9000 kilometres away
Yao, 26, is an IT trainee at ING in the Netherlands. She has been working in Germany since April. What really brought her from China via Amsterdam to Germany and why are eating and communicating a real challenge?
“My hometown is around 9000 kilometres away from Frankfurt”, Yao says. Last year she moved to Amsterdam to her boyfriend and started an IT traineeship at ING in October. Yao originally comes from the north of China, where her parents and her brother live. She is a data engineer. In her first stint as an “information architect”, she supported the Open Metadata and Governance project with external partners. This project ensures that the data resources are transparently assessed, governed and used in order to deliver maximum value to the enterprise.
Yao speaks almost perfect English. “My Dutch boyfriend taught me to speak without an accent”, she laughs. Even though she has started learning German, English is the common language in the International Advanced Analytics Team, which she is working for in Frankfurt until September.
Love knows no (country) borders
Yao graduated with a bachelor’s degree in Xiamen, China. “The weather there is so good that a lot of Dutch students choose Xiamen for their half-year exchange. That’s where I met my boyfriend in my last Bachelor semester”, she says. By this time, however, she had already been accepted for her master studies in software engineering in Beijing. From then on, Yao travelled every few months between the Chinese capital and the Netherlands to visit her boyfriend.
As a Chinese person, she had to get used to many things in Europe in the beginning. The biggest challenge? “Definitely the food!” she says. “In China, we eat warm dishes at all times of the day. That was quite a change – suddenly eating only cold salads or sandwiches at noon.” In this respect, she likes Germany and ING-DiBa with their lavish lunch offer better than Amsterdam.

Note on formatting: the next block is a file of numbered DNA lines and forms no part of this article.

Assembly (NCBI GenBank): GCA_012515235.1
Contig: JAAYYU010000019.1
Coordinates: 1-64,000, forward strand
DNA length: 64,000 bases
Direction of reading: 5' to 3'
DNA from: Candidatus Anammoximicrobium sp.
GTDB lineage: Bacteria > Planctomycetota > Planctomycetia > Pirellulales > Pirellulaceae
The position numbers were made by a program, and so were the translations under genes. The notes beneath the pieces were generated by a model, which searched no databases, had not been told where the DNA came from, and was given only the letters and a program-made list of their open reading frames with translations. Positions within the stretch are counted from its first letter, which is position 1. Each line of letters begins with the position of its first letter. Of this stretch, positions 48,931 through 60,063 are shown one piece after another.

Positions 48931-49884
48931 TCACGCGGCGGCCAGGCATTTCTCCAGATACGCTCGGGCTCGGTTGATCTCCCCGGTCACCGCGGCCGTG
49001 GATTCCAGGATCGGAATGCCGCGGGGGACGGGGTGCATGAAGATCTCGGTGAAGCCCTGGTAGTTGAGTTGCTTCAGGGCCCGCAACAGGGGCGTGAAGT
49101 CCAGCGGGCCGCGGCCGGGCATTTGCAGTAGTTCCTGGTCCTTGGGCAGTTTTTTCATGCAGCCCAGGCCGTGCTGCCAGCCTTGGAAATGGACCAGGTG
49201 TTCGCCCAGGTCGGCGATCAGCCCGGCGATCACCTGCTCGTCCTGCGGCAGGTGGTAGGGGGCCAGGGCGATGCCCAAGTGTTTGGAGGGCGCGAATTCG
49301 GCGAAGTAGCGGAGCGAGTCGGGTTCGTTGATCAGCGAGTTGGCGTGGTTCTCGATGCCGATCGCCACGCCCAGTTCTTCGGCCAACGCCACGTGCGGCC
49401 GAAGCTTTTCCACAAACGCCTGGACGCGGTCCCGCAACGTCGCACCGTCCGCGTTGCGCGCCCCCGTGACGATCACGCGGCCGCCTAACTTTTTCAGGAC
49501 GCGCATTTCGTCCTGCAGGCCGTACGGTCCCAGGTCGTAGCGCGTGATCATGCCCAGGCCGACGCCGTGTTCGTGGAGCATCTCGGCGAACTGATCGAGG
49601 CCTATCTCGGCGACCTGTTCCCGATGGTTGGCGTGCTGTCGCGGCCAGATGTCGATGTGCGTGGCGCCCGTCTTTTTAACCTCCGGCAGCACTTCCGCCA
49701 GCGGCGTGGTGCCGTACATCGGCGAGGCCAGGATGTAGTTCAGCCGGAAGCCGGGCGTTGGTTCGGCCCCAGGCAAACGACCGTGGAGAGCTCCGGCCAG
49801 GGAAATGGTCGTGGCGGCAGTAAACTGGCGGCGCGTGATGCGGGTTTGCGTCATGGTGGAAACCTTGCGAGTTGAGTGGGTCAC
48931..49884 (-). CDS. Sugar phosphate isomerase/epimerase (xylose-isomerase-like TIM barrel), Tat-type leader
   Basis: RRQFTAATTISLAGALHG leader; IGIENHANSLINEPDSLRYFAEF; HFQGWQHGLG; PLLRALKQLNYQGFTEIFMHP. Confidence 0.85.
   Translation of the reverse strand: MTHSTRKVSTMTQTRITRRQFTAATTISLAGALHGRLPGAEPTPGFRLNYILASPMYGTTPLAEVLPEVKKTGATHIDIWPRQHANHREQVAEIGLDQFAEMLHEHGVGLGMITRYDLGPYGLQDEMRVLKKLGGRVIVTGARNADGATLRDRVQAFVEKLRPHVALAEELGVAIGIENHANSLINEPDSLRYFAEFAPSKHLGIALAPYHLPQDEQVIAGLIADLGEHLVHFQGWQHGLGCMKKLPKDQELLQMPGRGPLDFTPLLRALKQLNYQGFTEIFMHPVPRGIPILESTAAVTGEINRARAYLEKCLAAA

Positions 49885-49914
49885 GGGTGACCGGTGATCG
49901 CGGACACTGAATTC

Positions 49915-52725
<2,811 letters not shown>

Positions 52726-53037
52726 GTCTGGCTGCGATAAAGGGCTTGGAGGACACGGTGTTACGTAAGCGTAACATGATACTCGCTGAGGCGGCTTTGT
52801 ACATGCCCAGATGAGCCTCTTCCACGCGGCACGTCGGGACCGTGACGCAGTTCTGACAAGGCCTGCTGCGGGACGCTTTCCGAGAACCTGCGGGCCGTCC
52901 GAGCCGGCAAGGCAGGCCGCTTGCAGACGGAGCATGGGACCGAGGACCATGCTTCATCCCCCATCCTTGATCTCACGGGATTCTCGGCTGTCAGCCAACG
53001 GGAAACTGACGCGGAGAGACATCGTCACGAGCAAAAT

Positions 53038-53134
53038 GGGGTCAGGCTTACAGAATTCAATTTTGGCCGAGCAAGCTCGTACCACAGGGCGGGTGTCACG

Reading between the lines
Apart from the food, Yao noted other differences between the three countries in which she has lived so far. She spent the first weeks in Germany mainly observing everyday life. “The way people bring in ideas is very different”, she says. While there is lots of discussion and weighing of arguments in China, Dutch people are pretty direct and open, which she likes. In her experience, however, this is a real challenge for Germans from time to time.
“In Amsterdam, people tend to spend Monday mornings chatting about the weekend and their free time over a cup of coffee. Here in Frankfurt, more serious issues are typically discussed”, Yao reports. While Yao experiences Dutch people as more relaxed and flexible, she sees Germans becoming the stereotypical bureaucrat from time to time – for example, when something has to be done according to a certain pattern, simply because it has always been done that way. “The new way of working, speaking up and try to do things in another way is kind of difficult”, she says.
“A real challenge for me is paying in cash,” the native of China says. Compared to China, where all kinds of payment processes run via apps, Germany appears to her like the Stone Age: “In China, you can use contactless payment for your lunch at any street vendor, simply by scanning a QR code!”